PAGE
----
Thank you for reading, and please share and subscribe. Let me know in the comments below if you are participating in Project 333!

 

Check out these great links related to Project 333:

      • The Project 333 website
      • Courtney Carver’s article, “33 Little Lessons from Minimalist Fashion Challenge Project 333”
      • Carver offers a list of sustainable clothing resources on her site
      • The Minimalists’ podcast with guest Courtney Carver
      • Minimalist Joshua Becker expands on the benefits of a small wardrobe in this video.
      • For inspiration, you can search Project 333 on YouTube or Instagram.

What do you do with all that beautiful child art? A minimalist approach.

Last updated on March 26, 2024.

Is your child a budding artist? Does he or she create more pieces than you can keep up with?

My son, who is now almost 6, is a budding little artist and makes A LOT of art! He has been creating art since he was under 2, and I am guilty of saving almost all of it. I did not realize how quickly it would all accumulate. And if you’re a mom, you’ll understand when I say I think that all my child’s art is beautiful!

Painting by my son at age 2 and a half, abstract colors on paper.
Scan of a painting by my son at age two and a half.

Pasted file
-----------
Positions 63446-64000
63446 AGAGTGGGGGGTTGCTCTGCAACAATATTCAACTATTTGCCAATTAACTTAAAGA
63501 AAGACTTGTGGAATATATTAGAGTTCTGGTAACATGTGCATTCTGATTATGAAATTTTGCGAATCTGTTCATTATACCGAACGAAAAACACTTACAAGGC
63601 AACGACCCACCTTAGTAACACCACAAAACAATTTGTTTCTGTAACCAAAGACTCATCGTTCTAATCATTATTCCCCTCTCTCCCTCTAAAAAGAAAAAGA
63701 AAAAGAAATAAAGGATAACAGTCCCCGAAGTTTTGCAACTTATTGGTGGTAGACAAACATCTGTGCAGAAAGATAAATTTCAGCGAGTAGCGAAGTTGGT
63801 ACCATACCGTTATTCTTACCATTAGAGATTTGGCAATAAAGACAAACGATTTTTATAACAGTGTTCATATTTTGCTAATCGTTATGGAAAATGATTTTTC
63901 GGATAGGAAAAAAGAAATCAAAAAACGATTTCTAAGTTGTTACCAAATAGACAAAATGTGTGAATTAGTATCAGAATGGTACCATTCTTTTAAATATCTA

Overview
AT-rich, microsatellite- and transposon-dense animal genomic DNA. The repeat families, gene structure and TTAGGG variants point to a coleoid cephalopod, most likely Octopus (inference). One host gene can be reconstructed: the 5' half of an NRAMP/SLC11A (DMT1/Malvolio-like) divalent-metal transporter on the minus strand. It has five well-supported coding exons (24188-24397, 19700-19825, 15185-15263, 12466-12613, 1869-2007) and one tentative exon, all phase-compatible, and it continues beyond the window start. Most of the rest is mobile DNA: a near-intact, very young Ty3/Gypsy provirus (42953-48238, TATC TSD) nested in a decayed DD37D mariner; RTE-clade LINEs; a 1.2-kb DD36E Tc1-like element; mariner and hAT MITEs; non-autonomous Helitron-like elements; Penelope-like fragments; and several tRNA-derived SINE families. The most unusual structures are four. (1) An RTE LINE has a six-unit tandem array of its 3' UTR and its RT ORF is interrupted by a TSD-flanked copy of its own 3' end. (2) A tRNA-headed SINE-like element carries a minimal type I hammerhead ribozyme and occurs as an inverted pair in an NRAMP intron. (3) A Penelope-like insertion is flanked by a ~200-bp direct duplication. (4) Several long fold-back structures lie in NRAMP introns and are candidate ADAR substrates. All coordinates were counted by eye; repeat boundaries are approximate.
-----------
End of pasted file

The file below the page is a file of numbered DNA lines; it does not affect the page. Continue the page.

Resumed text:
Do you have tons of art that you think is lovely and you can’t let go of? That’s perfectly normal, so don’t feel bad about it. But what do you do with all of that art – especially if you’re trying to reduce clutter or even striving for minimalism?

If you search Google or Pinterest you will find many great ideas! I was inspired by other bloggers and people searching for a solution to the same problem. Marie Kondo would say I should keep only the pieces that spark joy. I was also inspired by The Minimalists, who recommend scanning your photos and documents and letting go of the hard copies – so why not child art as well? I opted to scan and photograph the majority of my son’s art and make a Shutterfly photo book – and it came out beautiful!

So how did I do it? I managed to do it while working full-time, after bedtime. I’ll explain my process next.